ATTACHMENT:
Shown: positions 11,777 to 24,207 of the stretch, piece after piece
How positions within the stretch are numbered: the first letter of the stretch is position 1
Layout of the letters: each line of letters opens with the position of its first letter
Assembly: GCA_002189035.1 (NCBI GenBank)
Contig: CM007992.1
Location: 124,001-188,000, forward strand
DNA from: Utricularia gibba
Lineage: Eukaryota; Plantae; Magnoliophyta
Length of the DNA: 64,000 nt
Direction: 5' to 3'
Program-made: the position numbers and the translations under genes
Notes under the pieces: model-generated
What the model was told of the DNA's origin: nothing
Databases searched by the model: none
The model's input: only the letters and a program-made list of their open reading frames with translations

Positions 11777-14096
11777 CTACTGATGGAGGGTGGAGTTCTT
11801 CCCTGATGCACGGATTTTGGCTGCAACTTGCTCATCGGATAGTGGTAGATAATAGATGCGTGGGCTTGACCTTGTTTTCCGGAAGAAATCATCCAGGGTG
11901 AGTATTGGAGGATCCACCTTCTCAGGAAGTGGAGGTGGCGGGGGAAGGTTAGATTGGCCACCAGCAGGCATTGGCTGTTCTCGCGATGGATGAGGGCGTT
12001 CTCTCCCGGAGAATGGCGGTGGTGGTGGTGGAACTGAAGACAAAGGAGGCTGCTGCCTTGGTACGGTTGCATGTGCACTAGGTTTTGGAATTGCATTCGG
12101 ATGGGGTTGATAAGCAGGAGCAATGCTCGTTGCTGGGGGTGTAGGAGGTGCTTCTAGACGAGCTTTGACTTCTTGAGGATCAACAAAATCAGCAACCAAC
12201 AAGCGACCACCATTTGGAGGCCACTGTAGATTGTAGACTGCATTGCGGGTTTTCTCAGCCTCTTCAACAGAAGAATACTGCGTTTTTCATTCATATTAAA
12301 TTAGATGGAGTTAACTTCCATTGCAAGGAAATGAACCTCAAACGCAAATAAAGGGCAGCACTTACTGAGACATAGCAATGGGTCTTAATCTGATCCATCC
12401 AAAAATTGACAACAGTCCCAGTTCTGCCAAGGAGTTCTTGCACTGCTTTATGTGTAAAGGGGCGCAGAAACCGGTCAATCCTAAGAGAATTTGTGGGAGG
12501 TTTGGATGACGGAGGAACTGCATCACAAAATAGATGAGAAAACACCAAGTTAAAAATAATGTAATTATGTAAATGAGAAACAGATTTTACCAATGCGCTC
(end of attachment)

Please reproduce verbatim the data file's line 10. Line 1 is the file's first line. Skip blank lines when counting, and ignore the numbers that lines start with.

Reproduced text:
Direction: 5' to 3'